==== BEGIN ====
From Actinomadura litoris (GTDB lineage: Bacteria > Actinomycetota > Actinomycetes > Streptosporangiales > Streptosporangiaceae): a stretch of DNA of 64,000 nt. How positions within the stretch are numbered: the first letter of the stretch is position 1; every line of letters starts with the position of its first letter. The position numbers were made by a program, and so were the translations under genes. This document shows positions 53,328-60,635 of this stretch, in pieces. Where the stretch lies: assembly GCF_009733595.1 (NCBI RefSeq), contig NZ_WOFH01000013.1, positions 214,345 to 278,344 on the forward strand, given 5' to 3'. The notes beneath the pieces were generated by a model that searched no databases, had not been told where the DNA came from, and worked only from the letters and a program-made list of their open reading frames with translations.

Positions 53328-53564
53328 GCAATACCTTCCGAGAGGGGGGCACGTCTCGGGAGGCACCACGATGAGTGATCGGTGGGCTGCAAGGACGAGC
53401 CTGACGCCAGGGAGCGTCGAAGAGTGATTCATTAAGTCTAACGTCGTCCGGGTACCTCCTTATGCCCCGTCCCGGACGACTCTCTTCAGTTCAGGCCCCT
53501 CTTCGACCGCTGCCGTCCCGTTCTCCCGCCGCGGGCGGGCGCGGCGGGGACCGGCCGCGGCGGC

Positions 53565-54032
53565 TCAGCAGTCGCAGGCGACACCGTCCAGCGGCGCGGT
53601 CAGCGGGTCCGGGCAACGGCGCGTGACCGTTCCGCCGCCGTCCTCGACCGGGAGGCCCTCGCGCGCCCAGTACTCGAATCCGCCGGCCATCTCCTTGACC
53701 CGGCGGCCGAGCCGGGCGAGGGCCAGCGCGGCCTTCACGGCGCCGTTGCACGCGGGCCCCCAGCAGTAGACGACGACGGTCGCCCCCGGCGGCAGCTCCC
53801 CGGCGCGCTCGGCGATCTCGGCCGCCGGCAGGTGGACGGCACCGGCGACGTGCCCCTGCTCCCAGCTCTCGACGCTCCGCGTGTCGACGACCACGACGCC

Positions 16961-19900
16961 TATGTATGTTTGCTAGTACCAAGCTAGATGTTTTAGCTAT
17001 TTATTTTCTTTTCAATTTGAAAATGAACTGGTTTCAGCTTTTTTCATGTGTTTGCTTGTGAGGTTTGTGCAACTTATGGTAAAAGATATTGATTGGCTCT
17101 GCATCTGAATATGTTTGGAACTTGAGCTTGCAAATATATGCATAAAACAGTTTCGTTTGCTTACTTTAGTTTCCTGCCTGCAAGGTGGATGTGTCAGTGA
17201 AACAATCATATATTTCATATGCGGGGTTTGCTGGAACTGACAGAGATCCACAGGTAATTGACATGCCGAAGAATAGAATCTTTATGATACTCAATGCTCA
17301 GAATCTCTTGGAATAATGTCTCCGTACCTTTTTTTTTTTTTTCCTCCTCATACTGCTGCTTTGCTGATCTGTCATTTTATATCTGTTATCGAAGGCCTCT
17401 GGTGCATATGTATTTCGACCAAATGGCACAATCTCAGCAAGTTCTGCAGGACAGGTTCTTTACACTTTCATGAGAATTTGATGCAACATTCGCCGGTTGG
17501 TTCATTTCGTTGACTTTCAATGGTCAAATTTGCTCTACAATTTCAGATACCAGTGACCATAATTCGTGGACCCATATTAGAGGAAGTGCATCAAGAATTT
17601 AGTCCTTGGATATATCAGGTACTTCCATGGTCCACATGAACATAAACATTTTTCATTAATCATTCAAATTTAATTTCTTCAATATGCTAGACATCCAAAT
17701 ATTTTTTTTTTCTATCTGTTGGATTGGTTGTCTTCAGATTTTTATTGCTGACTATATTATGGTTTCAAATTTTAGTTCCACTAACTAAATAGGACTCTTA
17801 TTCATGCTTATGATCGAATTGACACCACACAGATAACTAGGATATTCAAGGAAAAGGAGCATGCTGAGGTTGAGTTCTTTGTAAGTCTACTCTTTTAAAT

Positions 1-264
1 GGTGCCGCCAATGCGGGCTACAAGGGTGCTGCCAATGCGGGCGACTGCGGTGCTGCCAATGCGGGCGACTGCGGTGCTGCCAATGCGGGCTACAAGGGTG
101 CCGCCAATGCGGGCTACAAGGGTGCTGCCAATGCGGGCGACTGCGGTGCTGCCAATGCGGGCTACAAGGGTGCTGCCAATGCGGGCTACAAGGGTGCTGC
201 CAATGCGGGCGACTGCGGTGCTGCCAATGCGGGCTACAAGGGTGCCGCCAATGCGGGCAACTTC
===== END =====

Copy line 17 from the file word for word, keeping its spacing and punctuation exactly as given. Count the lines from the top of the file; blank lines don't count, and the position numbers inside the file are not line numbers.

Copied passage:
17401 GGTGCATATGTATTTCGACCAAATGGCACAATCTCAGCAAGTTCTGCAGGACAGGTTCTTTACACTTTCATGAGAATTTGATGCAACATTCGCCGGTTGG